Acacia Ridge walk

Though this landscape is publicized as wilderness in reality it is a topographical or human altered landscape that has been shaped by a failed pastoral enterprise. Failed because the land and terrain was not suitable for sheep or cattle. The sheep and goats were removed in 1974 when the Sprigg family bought out the pastoral station and established the Arkaroola wilderness sanctuary.

The Ridge top offered views across the ranges to Lake Frome on the eastern horizon. Whilst looking across to ridges to the salt lake I recalled that I had walked to the southern end of the lake and camped overnight whilst on the camel trek in May. That was around three months earlier.

Acacia Ridge

The arid, rugged VulkathunhaGammon Ranges are best left alone and protected as a “wilderness sanctuary”, even if there is a now steady stream of tourists in their 4 wheel drives and caravans going to stay at Arkaroola and spend several days driving around the rough tracks to the various sites of interest. Arkaroola’s conservation is funded by tourism. 

Arkaroola Rd

What is impressive is the deep geological time of the VulkathunhaGammon Ranges that represents an extraordinary window into the major stage in Earth’s history.  The various rock formations provide an exceptional record of a major stage in Earth’s history; literally, “Archive Earth”. You can see a time lapse of deep time in the form of the first full tectonic plate reconstruction of the last billion years – spanning nearly a quarter of the Earth’s existence.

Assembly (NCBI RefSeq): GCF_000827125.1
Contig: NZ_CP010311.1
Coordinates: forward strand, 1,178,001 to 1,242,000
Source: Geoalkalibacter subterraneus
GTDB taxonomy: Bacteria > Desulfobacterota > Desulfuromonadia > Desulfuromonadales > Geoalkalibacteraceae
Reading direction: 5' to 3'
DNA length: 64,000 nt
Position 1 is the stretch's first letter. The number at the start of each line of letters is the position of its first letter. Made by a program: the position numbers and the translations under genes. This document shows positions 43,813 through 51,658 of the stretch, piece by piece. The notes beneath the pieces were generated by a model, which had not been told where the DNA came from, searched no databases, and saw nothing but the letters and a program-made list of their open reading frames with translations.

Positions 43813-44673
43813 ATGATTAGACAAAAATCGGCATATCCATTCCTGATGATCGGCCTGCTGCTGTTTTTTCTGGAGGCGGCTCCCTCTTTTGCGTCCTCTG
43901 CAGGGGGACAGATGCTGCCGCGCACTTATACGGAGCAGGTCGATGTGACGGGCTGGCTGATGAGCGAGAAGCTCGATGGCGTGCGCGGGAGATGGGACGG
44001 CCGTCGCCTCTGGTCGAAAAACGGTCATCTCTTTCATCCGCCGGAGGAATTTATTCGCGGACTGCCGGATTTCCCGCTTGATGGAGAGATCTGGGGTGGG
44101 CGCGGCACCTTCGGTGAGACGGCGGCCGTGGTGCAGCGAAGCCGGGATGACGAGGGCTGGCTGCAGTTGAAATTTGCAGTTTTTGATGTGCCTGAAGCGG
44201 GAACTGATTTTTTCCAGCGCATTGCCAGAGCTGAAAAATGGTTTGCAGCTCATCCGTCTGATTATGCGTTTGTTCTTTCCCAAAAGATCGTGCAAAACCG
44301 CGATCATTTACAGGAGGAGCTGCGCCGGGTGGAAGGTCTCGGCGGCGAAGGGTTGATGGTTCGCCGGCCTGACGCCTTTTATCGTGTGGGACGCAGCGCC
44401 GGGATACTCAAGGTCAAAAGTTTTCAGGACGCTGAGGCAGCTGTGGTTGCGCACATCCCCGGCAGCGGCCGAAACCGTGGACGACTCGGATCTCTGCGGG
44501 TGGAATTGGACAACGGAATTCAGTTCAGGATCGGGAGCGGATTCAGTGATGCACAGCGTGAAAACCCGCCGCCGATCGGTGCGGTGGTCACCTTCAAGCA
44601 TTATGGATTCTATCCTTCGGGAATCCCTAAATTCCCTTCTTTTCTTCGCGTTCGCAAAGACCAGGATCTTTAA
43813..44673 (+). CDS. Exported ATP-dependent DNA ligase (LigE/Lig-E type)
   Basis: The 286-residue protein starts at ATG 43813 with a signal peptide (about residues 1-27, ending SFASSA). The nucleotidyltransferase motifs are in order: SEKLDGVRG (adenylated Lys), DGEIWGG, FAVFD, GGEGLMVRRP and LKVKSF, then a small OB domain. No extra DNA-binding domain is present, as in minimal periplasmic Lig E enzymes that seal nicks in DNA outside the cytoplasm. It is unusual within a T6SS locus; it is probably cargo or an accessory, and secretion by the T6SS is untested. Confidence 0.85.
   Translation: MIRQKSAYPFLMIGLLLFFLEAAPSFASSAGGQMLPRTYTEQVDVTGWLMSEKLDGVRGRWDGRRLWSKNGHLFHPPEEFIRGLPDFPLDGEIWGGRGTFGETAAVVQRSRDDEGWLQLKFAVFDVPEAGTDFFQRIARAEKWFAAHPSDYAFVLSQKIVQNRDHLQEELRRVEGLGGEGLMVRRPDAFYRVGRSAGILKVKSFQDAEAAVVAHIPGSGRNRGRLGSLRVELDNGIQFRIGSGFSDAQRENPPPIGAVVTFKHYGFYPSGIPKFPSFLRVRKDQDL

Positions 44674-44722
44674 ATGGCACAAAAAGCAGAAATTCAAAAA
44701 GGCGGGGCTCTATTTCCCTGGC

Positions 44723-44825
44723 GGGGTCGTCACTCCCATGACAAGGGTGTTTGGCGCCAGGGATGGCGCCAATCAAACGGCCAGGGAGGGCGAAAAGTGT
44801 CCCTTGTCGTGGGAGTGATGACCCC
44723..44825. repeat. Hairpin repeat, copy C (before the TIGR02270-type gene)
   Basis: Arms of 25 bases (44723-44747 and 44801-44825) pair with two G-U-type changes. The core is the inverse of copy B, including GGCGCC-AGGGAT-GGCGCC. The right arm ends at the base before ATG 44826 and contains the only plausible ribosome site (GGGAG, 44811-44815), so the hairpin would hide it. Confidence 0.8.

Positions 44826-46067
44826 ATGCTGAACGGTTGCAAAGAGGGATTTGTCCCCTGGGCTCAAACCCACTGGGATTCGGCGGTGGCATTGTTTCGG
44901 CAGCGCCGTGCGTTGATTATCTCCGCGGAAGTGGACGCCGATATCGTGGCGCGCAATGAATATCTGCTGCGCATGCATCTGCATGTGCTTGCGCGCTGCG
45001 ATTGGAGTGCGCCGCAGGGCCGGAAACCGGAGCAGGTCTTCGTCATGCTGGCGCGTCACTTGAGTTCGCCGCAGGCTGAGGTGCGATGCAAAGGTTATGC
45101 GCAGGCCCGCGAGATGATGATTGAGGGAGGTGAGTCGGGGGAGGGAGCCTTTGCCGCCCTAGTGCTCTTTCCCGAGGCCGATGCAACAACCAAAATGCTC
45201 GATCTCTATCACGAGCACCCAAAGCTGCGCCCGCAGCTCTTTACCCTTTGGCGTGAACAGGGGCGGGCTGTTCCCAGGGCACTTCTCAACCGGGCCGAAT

These rocks provide an exceptional depositional, tectonic and geothermal record of Earth history in a subsiding geological basin known as the Adelaide Rift Complex, which straddled Australia’s ancient continental margin, and spanned a 350 million year time period from the Neoproterozoic (850 million years) to the Cambrian (500 million years). This is the critical geological time-frame when complex, macroscopic (multicellular) animal life first emerged on Earth.

Xanthorrhoea, Acacia Ridge

This deep time brings Timothy Morton’s object-oriented ontology into perspective. This ontology, which puts things at the center of existence (eg., how objects exist and interact), rejects the claims that human experience rests at the center of philosophy, and that things can be understood by how they appear to us. There are non-human things that are not me that also have agency, and some of these are really, really big — tectonic plates or global warming. Morton terms these hyperobjects.

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